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Am J Respir Crit Care Med. 2016 Feb 15;193(4):438-47. doi: 10.1164/rccm.201508-1655OC.

Persistent Tachypnea of Infancy. Usual and Aberrant.

Author information

1
1 Dr. von Hauner Children's Hospital and.
2
2 Department of Pediatric Pneumology, Allergology, and Neonatology, Hannover Medical School, German Center for Lung Research, Hannover, Germany.
3
3 Department of Pathology, Ludwig Maximilians University of Munich, German Center for Lung Research, Munich, Germany.
4
4 Department of Pediatric Pneumology, University Hospital Gasthuisberg, Leuven, Belgium.
5
5 Department of Pediatric Pneumology and Allergy, Medical University of Warsaw, Poland.
6
6 Department of Pediatrics, Obstetrics, and Gynecology, School of Medicine, University of Valencia, Valencia, Spain.
7
7 Department of Pediatrics, Hadassah Medical Center, Jerusalem, Israel.
8
8 Children's Hospital "Altona", Hamburg, Germany; and.
9
9 Department of Pathology, Academic Teaching Hospital Bielefeld, Bielefeld, Germany.

Abstract

RATIONALE:

Persistent tachypnea of infancy (PTI) is a specific clinical entity of undefined etiology comprising the two diseases neuroendocrine cell hyperplasia of infancy (NEHI) and pulmonary interstitial glycogenosis. The outcome of typical NEHI is favorable. The outcome may be different for patients without a typical NEHI presentation, and thus a lung biopsy to differentiate the diseases is indicated.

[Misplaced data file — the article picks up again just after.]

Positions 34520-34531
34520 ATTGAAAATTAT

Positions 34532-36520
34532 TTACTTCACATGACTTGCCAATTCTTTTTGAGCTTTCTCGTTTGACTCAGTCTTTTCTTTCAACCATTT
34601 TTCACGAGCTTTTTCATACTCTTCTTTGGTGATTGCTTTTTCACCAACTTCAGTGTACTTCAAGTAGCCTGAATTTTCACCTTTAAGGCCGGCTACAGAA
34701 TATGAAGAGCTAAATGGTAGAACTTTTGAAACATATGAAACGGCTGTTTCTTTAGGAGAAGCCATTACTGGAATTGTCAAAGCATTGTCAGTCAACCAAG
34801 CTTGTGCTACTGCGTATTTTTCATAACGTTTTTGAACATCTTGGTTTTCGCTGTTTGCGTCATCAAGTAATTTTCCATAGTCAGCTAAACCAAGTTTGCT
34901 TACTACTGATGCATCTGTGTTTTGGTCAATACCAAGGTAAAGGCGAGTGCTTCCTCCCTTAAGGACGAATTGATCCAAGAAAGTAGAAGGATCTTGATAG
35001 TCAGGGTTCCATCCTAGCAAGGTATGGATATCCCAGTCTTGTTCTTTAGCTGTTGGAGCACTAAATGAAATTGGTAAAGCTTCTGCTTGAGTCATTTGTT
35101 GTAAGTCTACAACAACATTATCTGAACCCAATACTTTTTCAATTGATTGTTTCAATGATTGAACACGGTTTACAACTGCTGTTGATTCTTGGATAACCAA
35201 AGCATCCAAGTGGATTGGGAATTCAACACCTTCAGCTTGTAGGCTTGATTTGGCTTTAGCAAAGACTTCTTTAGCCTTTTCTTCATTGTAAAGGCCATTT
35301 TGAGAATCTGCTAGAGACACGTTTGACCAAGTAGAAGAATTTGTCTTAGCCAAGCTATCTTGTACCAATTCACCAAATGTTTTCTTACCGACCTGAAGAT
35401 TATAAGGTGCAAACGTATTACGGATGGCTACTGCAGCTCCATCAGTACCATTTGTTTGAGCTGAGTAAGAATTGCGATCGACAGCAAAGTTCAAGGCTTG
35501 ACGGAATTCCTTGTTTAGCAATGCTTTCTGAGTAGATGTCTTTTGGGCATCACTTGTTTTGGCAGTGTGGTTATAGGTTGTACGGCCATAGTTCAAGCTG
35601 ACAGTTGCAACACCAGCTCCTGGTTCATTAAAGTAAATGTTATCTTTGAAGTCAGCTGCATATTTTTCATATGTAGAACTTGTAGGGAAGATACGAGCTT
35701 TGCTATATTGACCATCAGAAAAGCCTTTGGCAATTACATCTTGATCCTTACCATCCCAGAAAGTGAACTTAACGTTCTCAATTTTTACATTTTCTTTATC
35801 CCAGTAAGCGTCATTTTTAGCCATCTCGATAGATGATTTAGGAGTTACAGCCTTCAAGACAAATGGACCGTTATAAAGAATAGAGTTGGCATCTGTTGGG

OBJECTIVES:

To determine whether infants with the characteristic clinical presentation and computed tomographic (CT) imaging of NEHI (referred to as "usual PTI") have long-term outcome and biopsy findings similar to those of infants with an aberrant presentation and/or with additional localized minor CT findings (referred to as "aberrant PTI").

METHODS:

In a retrospective cohort study, 89 infants with PTI were diagnosed on the basis of clinical symptoms and, if available, CT scans and lung biopsies. Long-term outcome in childhood was measured on the basis of current status.

MEASUREMENTS AND MAIN RESULTS:

Infants with usual PTI had the same respiratory and overall outcomes during follow-up of up to 12 years (mean, 3.8 yr) as infants who had some additional localized minor findings (aberrant PTI) visualized on CT images. Both usual and aberrant PTI had a relatively favorable prognosis, with 50% of the subjects fully recovered by age 2.6 years. None of the infants died during the study period. This was independent of the presence or absence of histological examination.

CONCLUSIONS:

PTI can be diagnosed on the basis of typical history taking, clinical findings, and a high-quality CT scan. Further diagnostic measures, including lung biopsies, may be limited to rare, complicated cases, reducing the need for an invasive and potentially harmful procedure.

KEYWORDS:

children’s interstitial lung disease; diffuse parenchymal lung disease; infants; neuroendocrine cell hyperplasia of infancy; pulmonary interstitial glycogenosis

PMID:
26474448
DOI:
10.1164/rccm.201508-1655OC
[Indexed for MEDLINE]
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